Foothill Music Theatre
The masters of musical theatre, Lerner and Loewe My Fair Lady, created one of the world's most beloved musicals in Brigadoon. Set in the Scottish Highlands, Brigadoon is a magical tale of time travel and the enduring power of love. Its memorable score includes classics, such as The Heather on the Hill and Almost Like Being in Love. Award-winning Foothill Music Theatre has assembled a stellar cast of 50 singers, dancers and actors for this full-scale production, which will be accompanied by a full, live orchestra and all new settings and costumes.
Location: Smithwick Theater - Foothill College, 12345 El Monte Road, Los Altos Hills, CA 94022
Parking: Free parking in lots 1 and 5.
Offer Date(s) & Time(s):
Thursday, July 28, 2005, 8pm
Regular Price = $24
Your eSavers Price = 2 for 1
Ticket Contact Info:
Call: 650-949-7414. Advance orders only, please. No Walkups.
Use Promotion Code:
Monday, July 18, 2005
Sunday, July 17, 2005
ESPN.com - OLY/TDF2005 - Lance retains lead as mate Hincapie wins stage: "Hincapie wins hardest stage of Tour in Pyrenees
SAINT-LARY-SOULAN, France -- Lance Armstrong kept his overall lead and teammate George Hincapie won the 15th stage of the Tour de France on Sunday, the hardest day of climbing in the Pyrenees.
The two friends beamed as they hugged each other after Armstrong finished more than five minutes behind his teammate. Armstrong gave a thumbs-up in reaction to the first stage win by one of his teammates since 1999.
'This is a dream for me,' Hincapie said.
Armstrong called it a 'perfect day.'
'He is my biggest guy, my biggest friend on the team,' the Texan said of Hincapie, the only teammate to be with Armstrong for all six of his Tour victories. They have known each other since they were teenagers.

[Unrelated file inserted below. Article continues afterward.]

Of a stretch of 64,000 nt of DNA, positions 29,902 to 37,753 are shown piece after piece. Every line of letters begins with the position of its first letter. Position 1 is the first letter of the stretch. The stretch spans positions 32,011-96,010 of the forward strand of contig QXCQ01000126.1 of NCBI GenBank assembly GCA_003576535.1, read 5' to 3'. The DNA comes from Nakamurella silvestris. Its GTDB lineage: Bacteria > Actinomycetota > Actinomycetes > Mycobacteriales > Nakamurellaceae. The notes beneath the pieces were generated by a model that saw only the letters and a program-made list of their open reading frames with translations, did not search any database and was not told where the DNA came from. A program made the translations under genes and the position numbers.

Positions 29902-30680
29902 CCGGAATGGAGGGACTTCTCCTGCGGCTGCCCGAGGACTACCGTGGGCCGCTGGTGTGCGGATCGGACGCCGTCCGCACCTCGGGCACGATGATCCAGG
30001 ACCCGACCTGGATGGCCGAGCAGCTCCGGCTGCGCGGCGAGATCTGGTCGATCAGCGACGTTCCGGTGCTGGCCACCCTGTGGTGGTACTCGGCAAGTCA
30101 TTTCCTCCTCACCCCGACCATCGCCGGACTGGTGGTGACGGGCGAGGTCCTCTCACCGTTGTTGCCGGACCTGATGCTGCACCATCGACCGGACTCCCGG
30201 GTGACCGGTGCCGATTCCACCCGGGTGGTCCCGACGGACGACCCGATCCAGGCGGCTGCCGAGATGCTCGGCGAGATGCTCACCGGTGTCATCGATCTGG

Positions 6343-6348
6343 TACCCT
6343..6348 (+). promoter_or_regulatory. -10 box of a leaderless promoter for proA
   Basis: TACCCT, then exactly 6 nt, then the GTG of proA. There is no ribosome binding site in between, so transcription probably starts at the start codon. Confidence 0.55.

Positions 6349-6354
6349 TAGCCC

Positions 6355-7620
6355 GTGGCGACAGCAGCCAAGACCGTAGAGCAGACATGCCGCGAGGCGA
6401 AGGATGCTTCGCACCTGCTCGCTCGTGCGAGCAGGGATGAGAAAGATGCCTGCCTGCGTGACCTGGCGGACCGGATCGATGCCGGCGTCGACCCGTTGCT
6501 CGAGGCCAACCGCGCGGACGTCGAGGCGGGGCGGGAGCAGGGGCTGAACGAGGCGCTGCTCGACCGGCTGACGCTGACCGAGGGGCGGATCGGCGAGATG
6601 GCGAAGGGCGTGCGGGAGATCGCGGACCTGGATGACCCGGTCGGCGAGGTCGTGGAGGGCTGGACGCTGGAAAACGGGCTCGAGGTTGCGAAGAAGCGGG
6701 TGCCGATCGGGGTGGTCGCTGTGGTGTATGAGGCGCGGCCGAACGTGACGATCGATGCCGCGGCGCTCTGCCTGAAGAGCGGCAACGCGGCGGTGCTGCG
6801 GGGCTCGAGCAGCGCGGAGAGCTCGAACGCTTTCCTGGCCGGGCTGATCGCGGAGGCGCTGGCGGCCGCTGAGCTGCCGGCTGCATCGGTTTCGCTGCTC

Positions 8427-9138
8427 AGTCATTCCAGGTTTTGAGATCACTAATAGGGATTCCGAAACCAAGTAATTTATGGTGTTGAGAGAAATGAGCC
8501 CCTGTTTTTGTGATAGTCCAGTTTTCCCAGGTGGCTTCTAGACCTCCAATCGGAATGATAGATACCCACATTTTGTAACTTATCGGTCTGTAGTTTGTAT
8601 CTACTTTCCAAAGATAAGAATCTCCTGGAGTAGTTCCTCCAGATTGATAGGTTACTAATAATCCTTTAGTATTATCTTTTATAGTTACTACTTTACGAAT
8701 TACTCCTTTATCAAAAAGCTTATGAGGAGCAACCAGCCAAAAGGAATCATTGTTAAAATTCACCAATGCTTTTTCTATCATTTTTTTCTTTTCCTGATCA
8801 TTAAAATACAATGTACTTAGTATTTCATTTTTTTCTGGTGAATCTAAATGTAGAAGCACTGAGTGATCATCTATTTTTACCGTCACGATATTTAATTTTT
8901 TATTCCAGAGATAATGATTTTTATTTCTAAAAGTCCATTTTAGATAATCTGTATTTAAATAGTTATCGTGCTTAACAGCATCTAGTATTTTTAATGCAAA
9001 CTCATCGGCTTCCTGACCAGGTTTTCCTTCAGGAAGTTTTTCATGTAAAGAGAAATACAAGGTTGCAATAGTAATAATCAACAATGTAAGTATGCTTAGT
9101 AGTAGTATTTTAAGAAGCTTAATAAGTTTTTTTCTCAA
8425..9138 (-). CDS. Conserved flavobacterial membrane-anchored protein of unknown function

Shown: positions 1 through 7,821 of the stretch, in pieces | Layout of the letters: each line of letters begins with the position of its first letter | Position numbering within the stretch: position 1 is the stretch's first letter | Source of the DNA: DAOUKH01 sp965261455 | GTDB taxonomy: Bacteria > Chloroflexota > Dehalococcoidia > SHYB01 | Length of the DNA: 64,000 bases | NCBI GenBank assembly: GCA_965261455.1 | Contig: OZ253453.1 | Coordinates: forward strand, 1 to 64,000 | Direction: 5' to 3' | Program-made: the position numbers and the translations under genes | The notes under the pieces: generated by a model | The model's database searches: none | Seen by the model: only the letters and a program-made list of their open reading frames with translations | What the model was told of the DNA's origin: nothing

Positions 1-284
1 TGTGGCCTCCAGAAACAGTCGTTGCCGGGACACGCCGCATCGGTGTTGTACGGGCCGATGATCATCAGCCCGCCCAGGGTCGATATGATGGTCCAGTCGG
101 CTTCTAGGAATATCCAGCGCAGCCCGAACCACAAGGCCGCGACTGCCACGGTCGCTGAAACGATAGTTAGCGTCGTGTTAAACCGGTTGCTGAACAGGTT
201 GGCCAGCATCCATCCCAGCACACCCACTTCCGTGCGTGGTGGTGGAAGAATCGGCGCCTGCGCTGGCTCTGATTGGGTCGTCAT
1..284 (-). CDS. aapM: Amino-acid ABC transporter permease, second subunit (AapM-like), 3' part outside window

Armstrong finished with Italian Ivan Basso, who jumped to second in the overall standings, but still trails the American by 2 minutes and 46 seconds. Mickael Rasmussen of Denmark fell back to third overall, now 3:09 behind Armstrong.
Jan Ullrich of Germany struggled on the final climb and now trails Armstrong by 5:58.
Hincapie was part of a group of riders that broke away from the main pack early in the sun-baked 127.7-mile stage from Lezat-sur-Leze to the ski station of Saint-Lary Soulan.
Hincapie and Oscar Pereiro fought for the victory alone on the final climb. The tall, genial New Yorker beat the Spaniard with a sprint finish, shaking his head in disbelief as he crossed the line."
Thursday, July 14, 2005
Sunday, July 10, 2005
Last night we sat in the front row at the Geary and watched THE GOAT, OR WHO IS SYLVIA?. Albee is at his best here. He challenges our assumptions about who we are and what we choose. He makes us realize that at any moment chaos can strike in our lives. How we deal with it, in Albee's world, makes for riveting, disturbing and ultimately enlightening theatre. The play is a modern day heroic study. It is a MUST SEE, but not for the squeamish.
American Conservatory Theater - ACT San Francisco